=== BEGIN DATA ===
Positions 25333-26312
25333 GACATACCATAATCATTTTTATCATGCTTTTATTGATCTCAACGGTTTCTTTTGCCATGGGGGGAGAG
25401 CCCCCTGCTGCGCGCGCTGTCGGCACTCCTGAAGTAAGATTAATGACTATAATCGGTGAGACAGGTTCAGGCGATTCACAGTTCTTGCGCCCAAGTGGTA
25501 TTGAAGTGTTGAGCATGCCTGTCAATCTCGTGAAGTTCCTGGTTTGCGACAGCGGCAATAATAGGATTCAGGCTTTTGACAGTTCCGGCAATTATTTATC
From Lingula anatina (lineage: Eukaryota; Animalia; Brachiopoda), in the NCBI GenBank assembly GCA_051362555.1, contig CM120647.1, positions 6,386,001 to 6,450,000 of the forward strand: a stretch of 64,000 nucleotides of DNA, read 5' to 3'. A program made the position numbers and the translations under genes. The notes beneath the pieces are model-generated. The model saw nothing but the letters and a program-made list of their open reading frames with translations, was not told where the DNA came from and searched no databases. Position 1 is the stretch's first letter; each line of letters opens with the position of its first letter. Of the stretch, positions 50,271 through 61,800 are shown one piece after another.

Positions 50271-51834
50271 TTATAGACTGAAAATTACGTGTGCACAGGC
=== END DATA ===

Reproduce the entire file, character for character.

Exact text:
Positions 25333-26312
25333 GACATACCATAATCATTTTTATCATGCTTTTATTGATCTCAACGGTTTCTTTTGCCATGGGGGGAGAG
25401 CCCCCTGCTGCGCGCGCTGTCGGCACTCCTGAAGTAAGATTAATGACTATAATCGGTGAGACAGGTTCAGGCGATTCACAGTTCTTGCGCCCAAGTGGTA
25501 TTGAAGTGTTGAGCATGCCTGTCAATCTCGTGAAGTTCCTGGTTTGCGACAGCGGCAATAATAGGATTCAGGCTTTTGACAGTTCCGGCAATTATTTATC
From Lingula anatina (lineage: Eukaryota; Animalia; Brachiopoda), in the NCBI GenBank assembly GCA_051362555.1, contig CM120647.1, positions 6,386,001 to 6,450,000 of the forward strand: a stretch of 64,000 nucleotides of DNA, read 5' to 3'. A program made the position numbers and the translations under genes. The notes beneath the pieces are model-generated. The model saw nothing but the letters and a program-made list of their open reading frames with translations, was not told where the DNA came from and searched no databases. Position 1 is the stretch's first letter; each line of letters opens with the position of its first letter. Of the stretch, positions 50,271 through 61,800 are shown one piece after another.

Positions 50271-51834
50271 TTATAGACTGAAAATTACGTGTGCACAGGC